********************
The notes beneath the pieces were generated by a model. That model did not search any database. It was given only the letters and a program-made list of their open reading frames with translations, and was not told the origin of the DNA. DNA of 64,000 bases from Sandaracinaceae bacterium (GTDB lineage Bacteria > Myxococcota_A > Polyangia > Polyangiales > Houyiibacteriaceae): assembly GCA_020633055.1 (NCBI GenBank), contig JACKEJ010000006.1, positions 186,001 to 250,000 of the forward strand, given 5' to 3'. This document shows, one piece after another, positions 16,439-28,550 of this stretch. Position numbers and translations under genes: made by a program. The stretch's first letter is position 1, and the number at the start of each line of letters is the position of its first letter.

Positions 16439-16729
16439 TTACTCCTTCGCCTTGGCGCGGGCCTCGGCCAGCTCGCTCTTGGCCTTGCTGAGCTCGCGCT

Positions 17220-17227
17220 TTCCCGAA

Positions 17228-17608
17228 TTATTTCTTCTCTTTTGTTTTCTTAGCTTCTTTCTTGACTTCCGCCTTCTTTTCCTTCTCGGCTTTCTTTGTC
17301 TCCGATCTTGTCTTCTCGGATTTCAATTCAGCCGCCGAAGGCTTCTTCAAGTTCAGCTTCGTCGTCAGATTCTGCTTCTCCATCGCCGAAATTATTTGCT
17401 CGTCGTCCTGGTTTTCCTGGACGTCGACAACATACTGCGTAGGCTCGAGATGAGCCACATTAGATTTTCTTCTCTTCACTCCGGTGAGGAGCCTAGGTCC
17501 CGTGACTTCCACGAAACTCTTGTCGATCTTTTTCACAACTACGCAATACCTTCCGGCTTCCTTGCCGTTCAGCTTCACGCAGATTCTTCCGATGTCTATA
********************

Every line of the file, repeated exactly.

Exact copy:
The notes beneath the pieces were generated by a model. That model did not search any database. It was given only the letters and a program-made list of their open reading frames with translations, and was not told the origin of the DNA. DNA of 64,000 bases from Sandaracinaceae bacterium (GTDB lineage Bacteria > Myxococcota_A > Polyangia > Polyangiales > Houyiibacteriaceae): assembly GCA_020633055.1 (NCBI GenBank), contig JACKEJ010000006.1, positions 186,001 to 250,000 of the forward strand, given 5' to 3'. This document shows, one piece after another, positions 16,439-28,550 of this stretch. Position numbers and translations under genes: made by a program. The stretch's first letter is position 1, and the number at the start of each line of letters is the position of its first letter.

Positions 16439-16729
16439 TTACTCCTTCGCCTTGGCGCGGGCCTCGGCCAGCTCGCTCTTGGCCTTGCTGAGCTCGCGCT

Positions 17220-17227
17220 TTCCCGAA

Positions 17228-17608
17228 TTATTTCTTCTCTTTTGTTTTCTTAGCTTCTTTCTTGACTTCCGCCTTCTTTTCCTTCTCGGCTTTCTTTGTC
17301 TCCGATCTTGTCTTCTCGGATTTCAATTCAGCCGCCGAAGGCTTCTTCAAGTTCAGCTTCGTCGTCAGATTCTGCTTCTCCATCGCCGAAATTATTTGCT
17401 CGTCGTCCTGGTTTTCCTGGACGTCGACAACATACTGCGTAGGCTCGAGATGAGCCACATTAGATTTTCTTCTCTTCACTCCGGTGAGGAGCCTAGGTCC
17501 CGTGACTTCCACGAAACTCTTGTCGATCTTTTTCACAACTACGCAATACCTTCCGGCTTCCTTGCCGTTCAGCTTCACGCAGATTCTTCCGATGTCTATA